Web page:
Women & Political Rights

By Moa Jamir

 

When some women began agitating for the right to vote in 1840s, most observers expressed revulsion, contempt, or disbelief, wrote Susan Goodier of University of Illinois in 2012 analysing the Anti-Suffrage Movement in the United States. But when the movement known as ‘suffragettes’ gained momentum, extreme opposition arose, oddly from women themselves. Women were granted the right to vote with the passage of the 19th Amendment, 1920 in US and in 1918 in United Kingdom after decades of struggle. It was a period of “intersection” of traditional and modern ideas, Goodier noted and women suffrage, conservative believed, was “dangers to the society in general.”  “Business and politics are fraught with troubles,” it was argued and the home – the traditional spheres for women was considered as a “refuge, a place from necessary evil of progressive outside world.”

 

Susan E Marshall (1986) wrote that during the heydays of anti-women suffrage in US (1911-16), the National Association Opposed to Woman Suffrage (NAOWS) was formed in 1911 to coordinate and support the activities of the state associations which by 1916 claimed a total membership of 350,000 and over 25 state organizations working to defeat suffrage. In one pamphlets, it argued that it opposes women suffrage “BECAUSE” – 90% of the women either do not want it, or do not care; it means competition of women with men instead of co-operation; 80% of the women eligible to vote are married and can only double or annul their husband’s votes; and it is unwise to risk the good already in place for the evil which may occur etc. The most frequent argument against woman suffrage was that women were politically incompetent; dominated by heart rather than mind, they would “consider personalities above principles” and govern by impulse, intuition, and hysteria, Marshall wrote. Negative consequences for society (57%); incompetence of female electorate (17%), and destruction of the family (7%) were pre-dominant rhetorics.

 

An information manual prepared by California State Senator J.B. Sanford entitled, ‘Argument Against Women’s Suffrage, 1911’ stated that, “Suffrage is not a right. It is a privilege that may or may not be granted. Politics is no place for a woman consequently the privilege should not be granted to her (sic).”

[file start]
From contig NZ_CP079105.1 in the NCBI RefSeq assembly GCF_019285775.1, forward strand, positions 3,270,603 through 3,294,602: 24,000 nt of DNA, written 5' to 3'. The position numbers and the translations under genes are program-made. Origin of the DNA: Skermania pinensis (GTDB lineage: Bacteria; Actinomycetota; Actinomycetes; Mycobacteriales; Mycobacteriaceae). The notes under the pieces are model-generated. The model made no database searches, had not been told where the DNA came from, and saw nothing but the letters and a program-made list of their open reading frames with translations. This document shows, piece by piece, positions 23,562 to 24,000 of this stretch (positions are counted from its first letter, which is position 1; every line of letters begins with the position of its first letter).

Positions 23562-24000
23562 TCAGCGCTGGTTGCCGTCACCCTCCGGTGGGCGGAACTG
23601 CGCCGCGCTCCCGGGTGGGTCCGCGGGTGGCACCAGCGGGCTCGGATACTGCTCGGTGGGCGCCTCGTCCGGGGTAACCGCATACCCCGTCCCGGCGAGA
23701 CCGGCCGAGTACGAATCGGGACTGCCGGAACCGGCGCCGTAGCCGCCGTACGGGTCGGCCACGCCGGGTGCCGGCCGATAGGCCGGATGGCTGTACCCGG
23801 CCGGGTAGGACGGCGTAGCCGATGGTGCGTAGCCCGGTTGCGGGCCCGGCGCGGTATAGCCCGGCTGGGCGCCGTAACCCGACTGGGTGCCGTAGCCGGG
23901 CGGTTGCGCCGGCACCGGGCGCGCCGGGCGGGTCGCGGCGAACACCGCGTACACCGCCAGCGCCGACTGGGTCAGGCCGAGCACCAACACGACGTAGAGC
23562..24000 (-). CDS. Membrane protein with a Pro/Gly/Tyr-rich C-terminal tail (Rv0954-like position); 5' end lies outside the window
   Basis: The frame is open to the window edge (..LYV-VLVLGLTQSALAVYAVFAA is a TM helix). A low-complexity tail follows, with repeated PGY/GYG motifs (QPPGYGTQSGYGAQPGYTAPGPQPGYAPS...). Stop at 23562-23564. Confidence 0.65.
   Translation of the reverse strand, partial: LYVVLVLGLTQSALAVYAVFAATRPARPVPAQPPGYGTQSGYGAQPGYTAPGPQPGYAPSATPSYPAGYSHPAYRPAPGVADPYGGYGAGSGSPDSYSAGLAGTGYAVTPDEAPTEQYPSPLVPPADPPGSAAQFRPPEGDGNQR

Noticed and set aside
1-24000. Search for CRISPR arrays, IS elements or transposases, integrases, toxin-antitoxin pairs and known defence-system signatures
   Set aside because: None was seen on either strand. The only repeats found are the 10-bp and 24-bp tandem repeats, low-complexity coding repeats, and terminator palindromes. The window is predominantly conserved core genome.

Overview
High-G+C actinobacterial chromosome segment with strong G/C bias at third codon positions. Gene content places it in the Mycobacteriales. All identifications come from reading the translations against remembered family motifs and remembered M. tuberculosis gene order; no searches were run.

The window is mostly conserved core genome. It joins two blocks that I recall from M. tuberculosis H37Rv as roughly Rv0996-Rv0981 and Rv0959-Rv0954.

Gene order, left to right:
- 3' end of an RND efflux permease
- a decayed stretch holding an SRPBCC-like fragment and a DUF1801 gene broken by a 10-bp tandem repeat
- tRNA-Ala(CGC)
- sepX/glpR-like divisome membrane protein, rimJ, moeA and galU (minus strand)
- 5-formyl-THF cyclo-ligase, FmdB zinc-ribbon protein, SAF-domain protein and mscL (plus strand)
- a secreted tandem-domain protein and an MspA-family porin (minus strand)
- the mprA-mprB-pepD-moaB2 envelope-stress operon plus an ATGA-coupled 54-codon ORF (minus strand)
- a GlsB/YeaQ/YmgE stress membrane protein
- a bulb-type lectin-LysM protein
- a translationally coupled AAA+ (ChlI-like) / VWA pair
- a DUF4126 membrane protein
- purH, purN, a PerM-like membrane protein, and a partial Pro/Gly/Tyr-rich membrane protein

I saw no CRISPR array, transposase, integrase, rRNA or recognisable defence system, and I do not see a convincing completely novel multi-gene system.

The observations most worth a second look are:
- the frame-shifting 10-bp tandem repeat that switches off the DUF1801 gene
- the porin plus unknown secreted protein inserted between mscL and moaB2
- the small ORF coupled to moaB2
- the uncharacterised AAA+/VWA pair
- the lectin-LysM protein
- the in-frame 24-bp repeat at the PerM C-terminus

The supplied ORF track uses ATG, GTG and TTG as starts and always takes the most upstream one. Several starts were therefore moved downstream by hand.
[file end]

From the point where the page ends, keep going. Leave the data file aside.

“The men are able to run the government and take care of the women…To man, woman is the dearest creature on earth, and there is no extreme to which he would not go for his mother or sister. By keeping woman in her exalted position man can be induced to do more for her than he could by having her mix up in affairs that will cause him to lose respect and regard for her. Woman does not have to vote to secure her rights. Man will go to any extreme to protect and elevate her now. As long as woman is woman and keeps her place she will get more protection and more consideration than man gets. When she abdicates her throne she throws down the scepter of her power and loses her influence.”

 

The antisuffrage cause was motivated by both status and class concerns –  including a status defense of the homemaker lifestyle, fueled by fears of declining prestige, and also protected class interests, and an attempt to safeguard their own material privileges and prevent the proletarianization which paid employment represented, Marshall concluded.

 

In the UK, the Anti-Women’s Suffrage League was formed to oppose women’s right to vote. It was rooted in Victorian views about women’s position in society, Marij Van Helmond wrote in ‘Buy Votes for Women: The Events on Merseyside.’ “On the one hand women were considered too precious and innocent to become embroiled in public life, on the other they were thought too irrational and emotional to make an intelligent contribution. Whatever their abilities, their place was thought to be in the home.” Other arguments include that women are already represented by their husbands; It is dangerous to change a system that works; and women do not fight to defend their country.”

 

In India, at the heights of Women Reservation debates in Parliament, a well-known member reportedly posed in June 1997, “Do you think these women with short hair can speak for women, for our women…” The Women’s Reservation Bill (or 108th Constitution Amendment Bill) was first introduced in September 1996 and since then it’s been reintroduced 3 more times in Indian Parliament and managed to get only the assent of the Rajya Sabha in 2016 thus far. Opponents harp on larger issues of electoral reforms (such as measures to check criminalisation of politics, internal democracy in political parties, influence of black money, etc); “proxies” of female candidates; and empowerment of only “elitist women.”

 

While equality of sexes is inherently understood to be operative in day to day social existence of Nagas, in polity it is not the reality. Are the aforementioned characteristics visible in the present debate on women reservation?

For any comment, drop a line to moajamir@live.com



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